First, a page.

“Incubation knits together a culture of risk-taking, including people’s passions, needed resources, and some cheerleading,” says Lisa Batten, the Coordinator of Young Adult Initiatives for the Michigan Conference.
Coordinator of Young Adult Initiatives, Michigan Conference
My twenty-something-year-old daughter has taken up knitting. After wrapping up graduate school, she again found she had time to pick up the needles and yarn. Unfortunately, her first attempt at knitting a scarf didn’t go so well. We discussed making it an infinity scarf (stitching together the two ends to cover up the lopsidedness) or pulling all the yarn out and starting over. Or maybe she only needs to unravel to where the pattern begins to go awry due to a difference in the tension of the stitching. Whatever she chooses, the outcome will be different from the original idea.
Starting new ministry is in the fabric of who we are as United Methodists. The Wesley brothers began the “holy club” at the University of Oxford. In Michigan, Bronson Methodist Hospital, Justice for Our Neighbors, and Grand Rapids United Methodist Community House are a few examples of starting new ministries and incubating them into their own entity, supported by the UMC, connected and separate.
In 2016 Michigan Conference churches launched CDF-Freedom Schools in Detroit and Flint. Children’s Defense Fund (CDF) Freedom Schools provide K-12 scholars with rich, culturally relevant pedagogy. They also offer high-quality books that deepen scholars’ understanding of themselves and all they have in common with others in a multiracial, multicultural society. In addition, CDF Freedom Schools’ programs further empower children, youth, and young adults to believe in their ability and responsibility to make a difference while instilling a love of reading to help them avoid summer learning loss.
Leaders at the Flint-based CDF-Freedom Schools have a God-sized vision to expand to multiple sites across the city. Currently housed at Bethel UMC and Calvary UMC, Flint Freedom Schools can serve 100 children-youth and engage 12 to 15 young adults each summer.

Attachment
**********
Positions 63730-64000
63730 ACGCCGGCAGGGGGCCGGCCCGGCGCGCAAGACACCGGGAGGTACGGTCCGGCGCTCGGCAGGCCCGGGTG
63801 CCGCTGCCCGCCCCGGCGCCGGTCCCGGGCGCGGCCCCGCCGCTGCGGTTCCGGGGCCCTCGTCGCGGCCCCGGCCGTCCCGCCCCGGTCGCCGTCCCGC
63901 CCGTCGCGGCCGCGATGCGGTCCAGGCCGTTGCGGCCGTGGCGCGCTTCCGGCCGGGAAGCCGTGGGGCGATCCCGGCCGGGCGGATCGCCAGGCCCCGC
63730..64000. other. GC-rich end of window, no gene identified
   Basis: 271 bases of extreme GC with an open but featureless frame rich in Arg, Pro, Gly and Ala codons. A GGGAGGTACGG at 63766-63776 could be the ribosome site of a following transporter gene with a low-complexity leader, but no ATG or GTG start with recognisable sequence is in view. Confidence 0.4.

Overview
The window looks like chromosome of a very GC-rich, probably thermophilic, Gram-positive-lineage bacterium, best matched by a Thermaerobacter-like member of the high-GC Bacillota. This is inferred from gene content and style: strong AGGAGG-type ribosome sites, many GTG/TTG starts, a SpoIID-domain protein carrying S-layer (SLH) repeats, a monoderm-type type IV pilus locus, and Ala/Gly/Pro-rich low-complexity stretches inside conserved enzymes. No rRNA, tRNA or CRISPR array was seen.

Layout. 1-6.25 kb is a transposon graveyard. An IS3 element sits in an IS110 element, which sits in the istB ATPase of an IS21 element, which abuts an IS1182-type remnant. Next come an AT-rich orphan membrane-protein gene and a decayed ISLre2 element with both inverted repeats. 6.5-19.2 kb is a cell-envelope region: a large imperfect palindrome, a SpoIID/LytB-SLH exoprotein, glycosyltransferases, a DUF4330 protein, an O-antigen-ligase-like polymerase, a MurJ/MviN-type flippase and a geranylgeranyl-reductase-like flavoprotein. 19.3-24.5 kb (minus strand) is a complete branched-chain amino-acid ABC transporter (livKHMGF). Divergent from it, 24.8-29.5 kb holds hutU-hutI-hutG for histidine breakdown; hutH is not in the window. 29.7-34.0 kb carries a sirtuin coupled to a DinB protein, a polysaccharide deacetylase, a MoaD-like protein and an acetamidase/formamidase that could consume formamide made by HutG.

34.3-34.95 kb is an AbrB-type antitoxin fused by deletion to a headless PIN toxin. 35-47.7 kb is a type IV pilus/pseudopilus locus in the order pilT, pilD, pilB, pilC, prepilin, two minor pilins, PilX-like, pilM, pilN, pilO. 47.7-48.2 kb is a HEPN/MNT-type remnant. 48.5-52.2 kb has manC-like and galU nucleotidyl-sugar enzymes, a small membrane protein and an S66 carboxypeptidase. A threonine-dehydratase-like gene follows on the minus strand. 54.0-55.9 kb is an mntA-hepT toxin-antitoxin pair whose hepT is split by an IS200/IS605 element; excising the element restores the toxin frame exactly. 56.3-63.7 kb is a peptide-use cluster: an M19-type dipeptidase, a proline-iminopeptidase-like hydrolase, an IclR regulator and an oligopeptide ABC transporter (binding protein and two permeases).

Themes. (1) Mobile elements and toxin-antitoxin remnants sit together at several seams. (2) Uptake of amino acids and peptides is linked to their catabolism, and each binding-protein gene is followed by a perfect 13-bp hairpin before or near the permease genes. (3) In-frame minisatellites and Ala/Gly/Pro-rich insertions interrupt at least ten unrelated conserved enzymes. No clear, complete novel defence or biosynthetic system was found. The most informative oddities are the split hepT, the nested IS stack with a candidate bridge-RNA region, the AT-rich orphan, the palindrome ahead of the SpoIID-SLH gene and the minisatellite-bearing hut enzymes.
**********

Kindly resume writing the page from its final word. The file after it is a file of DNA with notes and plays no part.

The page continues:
Over the last year, the Michigan Conference has supported the launch of the Flint Freedom School Collaborative (FFSC) toward its own non-profit. Having received funding from the Flint Community and Ruth Mott Foundations, the FFSC is readying itself to form a board and staffing structure to offer more sites with a non-profit launch date of June 1, 2022. Local Directors of the FFSC, Ashnee Young and Ryan Buethin, shared, “We are so grateful for the support of the Michigan Conference. We couldn’t have launched this new endeavor without the structural support, cheerleading, and coaching provided.”
In Michigan, United Methodists have started campus ministries, realizing the greatest concentration of young adults resides on campuses. Our eight MI Conference campus ministries continue to start and restart, serving as incubation hubs for new ways to engage ministry with young adults. For example, Wesley Fellowship at GVSU began with an idea to gather United Methodist students on campus. The start-up was initiated as a district ministry. As Wesley Fellowship at GVSU grew and shifted, it was supported by both the district and the conference.
Over the last two years, seeing the needs on multiple campuses and discernment by the board and the director, Wesley Fellowship at GVSU is expanding to become a multi-denominational ministry. The United Methodist Church, Evangelical Lutheran Church in America, and Presbyterian Church (USA) have formed United Campus Christian Fellowship (UCCF), serving multiple campuses including Grand Rapids Community College and Kendall College of Art and Design. Join the celebration of this new expression of campus ministry, March 21, 5:00- 7:00 pm at Grand Rapids Trinity UMC.
CDF-Freedom Schools and campus ministry are only two examples of how incubation is in the fabric of who we are as United Methodists. In the best scenario, we see a need and work with local people who are “on the ground” to respond. Incubation is about supporting those who see the need and have a passion for meeting it.
Incubation is providing support to a potential new non-profit.
Incubation is a fresh expression of a campus ministry.
Like my daughter’s first attempt at a scarf, incubation includes pausing to look at what’s happening in our midst, beginning again, or deciding to shift the end result based on possible outcomes. Incubation knits together a culture of risk-taking, including people’s passions, needed resources, and some cheerleading. You will hear more from me about incubation ministry in the months to come. I hope this piques your curiosity. The Spirit is up to something in the MI Conference through incubation. As incubation ministry opportunities are offered, I hope you consider joining the Spirit’s work!
Last Updated on September 20, 2022